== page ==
Clean burning engines
Nitrogen oxide reduction
Anti-icing systems
Optics for high speed tickets process.
Pilot stress tests
Jet lag prevention
Cabin pressure devices
Parachute systems
Voltage controllers
Automobile:
Improved radial tires
Cleaner burning cars
Advanced lubricants
Car chasis & brake systems
Crash analysis
Structural analysis
Highway safety
Truck design
AC/refrigerant enhancer
Sports:
Shock absorbing athletic shoes
Stadium material
Plasma displays
Protective padding
Liquid metals

Helmets
Ingestible thermometers
Cool suits
Heart monitors
Tennis racquets
Phase change materials
Public Safety:
Fire resistant reinforcement
Video enhancing & analysis systems
Fire sensors
Face masks & fire suits
Land mine removal
Anthrax detection
Radio & breathing systems
Lifeshears
Flame retardant materials
Self-illuminating materials
Medical:
Light-emitting diodes
ER infrared ear thermometers
Automatic insulation pumps
Artificial limbs
Clean-room apparel
Precision dialysis pumps & filters
Invisible braces
Diamond coatings and artificial hip
Corneal refractive therapy
Dental waterline purification cart.
Ventricular assist device
Gait analysis system
Manufacturing:
Powdered lubricants
Improved welding
Quick fasteners
Power plant design
Smokestack monitors
Rapid prototyping
Chemical detection
Improved mine safety
Protective cool suits
Grocery:
Food safety systems
Ethylene removal system
Hyperspectral imaging of chicken
Refrigeration showcase
Packaging & freeze-drying
Enriched baby food
Coastal:
Search & Rescue at sea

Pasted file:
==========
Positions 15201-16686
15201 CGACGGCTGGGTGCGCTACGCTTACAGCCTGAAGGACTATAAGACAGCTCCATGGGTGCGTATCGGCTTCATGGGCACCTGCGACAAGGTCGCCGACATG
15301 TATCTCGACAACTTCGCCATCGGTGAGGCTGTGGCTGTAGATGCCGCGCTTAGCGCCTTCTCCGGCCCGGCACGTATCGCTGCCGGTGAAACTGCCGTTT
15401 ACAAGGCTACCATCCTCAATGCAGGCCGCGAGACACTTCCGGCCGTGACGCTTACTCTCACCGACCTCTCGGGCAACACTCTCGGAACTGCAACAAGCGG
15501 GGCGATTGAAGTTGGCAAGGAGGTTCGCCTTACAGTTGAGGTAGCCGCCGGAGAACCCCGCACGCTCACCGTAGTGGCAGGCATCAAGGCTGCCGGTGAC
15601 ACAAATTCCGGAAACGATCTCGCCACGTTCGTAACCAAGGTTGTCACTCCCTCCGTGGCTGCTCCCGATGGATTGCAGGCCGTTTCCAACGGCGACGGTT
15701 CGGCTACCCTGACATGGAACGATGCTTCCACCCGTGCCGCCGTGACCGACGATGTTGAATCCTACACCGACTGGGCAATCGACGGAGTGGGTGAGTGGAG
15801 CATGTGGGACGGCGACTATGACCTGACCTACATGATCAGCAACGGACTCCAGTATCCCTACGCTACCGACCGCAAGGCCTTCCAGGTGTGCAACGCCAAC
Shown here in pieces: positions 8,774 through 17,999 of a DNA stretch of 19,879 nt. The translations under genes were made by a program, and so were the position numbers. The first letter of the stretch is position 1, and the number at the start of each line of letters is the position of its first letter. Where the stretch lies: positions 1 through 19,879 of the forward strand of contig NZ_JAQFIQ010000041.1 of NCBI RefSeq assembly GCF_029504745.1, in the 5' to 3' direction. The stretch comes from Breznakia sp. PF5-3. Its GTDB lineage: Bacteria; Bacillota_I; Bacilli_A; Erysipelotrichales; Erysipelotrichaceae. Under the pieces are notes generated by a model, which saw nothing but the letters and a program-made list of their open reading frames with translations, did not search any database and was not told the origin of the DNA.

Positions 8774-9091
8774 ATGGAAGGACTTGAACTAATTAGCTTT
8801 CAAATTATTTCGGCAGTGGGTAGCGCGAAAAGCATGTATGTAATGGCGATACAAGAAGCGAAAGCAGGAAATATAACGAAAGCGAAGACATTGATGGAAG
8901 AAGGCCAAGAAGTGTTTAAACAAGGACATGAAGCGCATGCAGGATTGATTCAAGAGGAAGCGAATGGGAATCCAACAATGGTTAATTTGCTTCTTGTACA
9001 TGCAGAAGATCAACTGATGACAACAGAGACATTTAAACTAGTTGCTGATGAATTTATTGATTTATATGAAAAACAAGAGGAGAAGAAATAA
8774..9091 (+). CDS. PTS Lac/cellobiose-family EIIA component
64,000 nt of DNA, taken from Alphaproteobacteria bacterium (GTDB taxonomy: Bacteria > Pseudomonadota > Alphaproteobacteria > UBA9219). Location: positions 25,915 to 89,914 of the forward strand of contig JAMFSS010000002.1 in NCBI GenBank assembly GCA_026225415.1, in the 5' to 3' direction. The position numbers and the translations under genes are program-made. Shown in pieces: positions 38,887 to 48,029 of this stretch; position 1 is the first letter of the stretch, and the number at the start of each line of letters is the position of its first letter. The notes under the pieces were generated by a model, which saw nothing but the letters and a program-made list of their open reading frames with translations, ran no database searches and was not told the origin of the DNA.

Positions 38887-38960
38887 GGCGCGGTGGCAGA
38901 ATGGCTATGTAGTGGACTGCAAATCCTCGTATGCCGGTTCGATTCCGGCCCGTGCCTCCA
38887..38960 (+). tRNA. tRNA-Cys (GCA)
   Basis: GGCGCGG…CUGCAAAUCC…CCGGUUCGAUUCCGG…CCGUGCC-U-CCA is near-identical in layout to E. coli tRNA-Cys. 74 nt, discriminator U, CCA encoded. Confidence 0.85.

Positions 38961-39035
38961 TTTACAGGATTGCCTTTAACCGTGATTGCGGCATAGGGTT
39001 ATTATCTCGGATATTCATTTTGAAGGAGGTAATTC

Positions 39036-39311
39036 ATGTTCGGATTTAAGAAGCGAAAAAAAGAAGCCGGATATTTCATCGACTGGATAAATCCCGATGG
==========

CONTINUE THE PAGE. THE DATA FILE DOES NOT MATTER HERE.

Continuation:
Flood monitoring
Environmentally safe ship cleaning
Environmentally safe sewage treat.
Oceanic monitoring
Pollution remediation
Dam corrosion & bridge support
Biodegradable environmental cleanup

~~Editors note: information courtesy of nasa.gov/topics/nasalife/index.html~~


6

Robonaut's Space Debut a 'Giant Leap for Tinmankind'


Published November 01, 2010 | Associated Press
Space is about to get its first humanoid from planet Earth.
Robonaut 2 -- affectionately known as R2 -- is hitching a one-way ride to the International Space Station this week aboard the final flight of space shuttle Discovery.
It's the first humanoid robot ever bound for space, a $2.5 million mechanical and electrical marvel
that NASA hopes one day will assist flesh-and-bone astronauts in orbit.
Imagine, its creators say, a future where Robonaut could take over space station cleaning duties;
spend hours outside in the extreme heat and cold, patiently holding tools for spacewalking astronauts;
and handle emergencies like toxic leaks or fires.
Why, Robonaut's descendants could even scout out asteroids, Mars and other worlds in the decades
ahead, paving the way for humans.
The adventure begins Wednesday afternoon, with the planned final launch of Discovery and Robonaut's six human crewmates. Mission
managers gave the green light Monday for the new launch date; shuttle gas leaks had to be repaired before the countdown could begin
and forced a two-day delay.
"While it might be just a single step for this robot, it's really a giant leap forward for tinmankind," said Rob Ambrose, acting chief of Johnson Space Center's automation, robotics and simulation division in Houston.
For now, R2 -- a collaboration between NASA and General Motors -- exists only from the waist up. It measures 3 feet 4 inches (1 meter)
tall and weighs 330 pounds. Each arm is 2 feet (0.6 meters) 8 inches (20 centimeters) long.
Legs are still in the works. But, oh, what an upper body: perfectly toned arms and hands with palms, a robotic rarity, along with broad
shoulders and a washboard stomach. Arnold Schwarzenegger, Hollywood's cyborg Terminator, would be proud.
Watch Robonaut lifting a 20-pound (9-kilogram) dumbbell, and "you can kind of feel the burn," Ambrose said, showing a video at a recent news conference.